I just finished reading a book on why companies should be more attentive to those of us, age 60 and over. According to the author, Susan Wilner Golden, we represent a cohort that has trillions of dollars in spending power. The book is Stage (Not Age): How to Understand and Serve People over 60.
There is such a thing as a “longevity economy”, and it includes all the services, products and jobs that serve people in our age category. The appeal to businesses is to consider that our age cohort has some attractive features: we are living longer, we tend to be healthy, we have spending power, and by golly, we use that spending power on goods and services.
What I find particularly interesting is how the book dispels the view that aging is a negative state of affairs, one defined only by frailty, diminished mental capacity, and reduced productivity. Indeed, the author makes the case that businesses should recognize that many of us will live much longer than the previous generation, will be in good health for longer periods, will be engaged in productive ventures, and will reward companies that create products and services to help us achieve our goals. I also appreciate that not all seniors fit this description.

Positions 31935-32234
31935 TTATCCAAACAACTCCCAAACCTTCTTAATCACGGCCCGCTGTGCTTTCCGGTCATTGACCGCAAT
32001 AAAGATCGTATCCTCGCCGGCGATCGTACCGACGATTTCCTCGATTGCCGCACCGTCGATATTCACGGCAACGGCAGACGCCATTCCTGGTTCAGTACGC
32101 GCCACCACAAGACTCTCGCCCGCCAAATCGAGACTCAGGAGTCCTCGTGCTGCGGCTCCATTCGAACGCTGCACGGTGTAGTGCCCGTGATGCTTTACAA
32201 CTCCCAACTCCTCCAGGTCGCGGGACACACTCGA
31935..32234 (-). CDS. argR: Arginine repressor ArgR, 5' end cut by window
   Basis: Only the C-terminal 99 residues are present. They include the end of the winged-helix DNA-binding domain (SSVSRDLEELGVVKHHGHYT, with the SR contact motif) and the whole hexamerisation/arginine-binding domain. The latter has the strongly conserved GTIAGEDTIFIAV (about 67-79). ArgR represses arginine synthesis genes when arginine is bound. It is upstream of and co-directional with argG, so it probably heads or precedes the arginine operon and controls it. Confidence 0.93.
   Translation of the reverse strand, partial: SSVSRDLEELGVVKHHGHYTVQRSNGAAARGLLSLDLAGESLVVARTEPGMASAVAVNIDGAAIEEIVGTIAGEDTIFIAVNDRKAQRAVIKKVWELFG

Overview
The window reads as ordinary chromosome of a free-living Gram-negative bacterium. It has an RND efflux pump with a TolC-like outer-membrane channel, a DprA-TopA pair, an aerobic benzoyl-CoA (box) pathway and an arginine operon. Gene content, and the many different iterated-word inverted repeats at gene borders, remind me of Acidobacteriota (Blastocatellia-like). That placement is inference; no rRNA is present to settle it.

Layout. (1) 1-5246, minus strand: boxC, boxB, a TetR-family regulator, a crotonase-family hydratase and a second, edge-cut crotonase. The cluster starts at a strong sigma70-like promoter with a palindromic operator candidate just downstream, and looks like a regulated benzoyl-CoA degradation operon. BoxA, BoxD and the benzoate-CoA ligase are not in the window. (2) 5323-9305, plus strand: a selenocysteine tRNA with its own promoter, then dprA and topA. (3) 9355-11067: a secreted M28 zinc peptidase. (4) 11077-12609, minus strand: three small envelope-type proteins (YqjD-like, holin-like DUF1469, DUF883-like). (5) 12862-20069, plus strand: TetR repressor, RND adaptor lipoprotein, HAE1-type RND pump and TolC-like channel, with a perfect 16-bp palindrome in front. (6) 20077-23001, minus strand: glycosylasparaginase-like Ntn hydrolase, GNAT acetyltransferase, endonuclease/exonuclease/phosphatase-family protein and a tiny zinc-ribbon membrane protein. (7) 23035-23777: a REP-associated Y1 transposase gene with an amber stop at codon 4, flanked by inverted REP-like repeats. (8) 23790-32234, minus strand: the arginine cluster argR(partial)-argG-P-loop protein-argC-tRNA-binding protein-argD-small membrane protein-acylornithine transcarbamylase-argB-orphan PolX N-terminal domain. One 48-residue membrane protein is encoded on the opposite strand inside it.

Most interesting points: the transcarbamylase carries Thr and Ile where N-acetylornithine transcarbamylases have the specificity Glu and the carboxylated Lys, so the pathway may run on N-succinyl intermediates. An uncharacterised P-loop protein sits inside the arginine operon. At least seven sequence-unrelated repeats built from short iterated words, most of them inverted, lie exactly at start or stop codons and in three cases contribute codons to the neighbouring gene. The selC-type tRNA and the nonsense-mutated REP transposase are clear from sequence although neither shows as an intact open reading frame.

The author also underscores that we older adults come in all sizes, shapes, physical condition, financial status, interests and attitudes. Thus, the title is about understanding the stage of an adult person’s life, and not just their age. This could be quite a change for companies that historically see older adults in a state of decline and some market principally to the frail elderly. I suspect that this also applies to government policies.
Among other things, the Amazing Care Network is about shaping how society, our family, friends and ourselves view aging. It’s not one size fits all. It’s good to know that commercial enterprises are taking note.
All the best,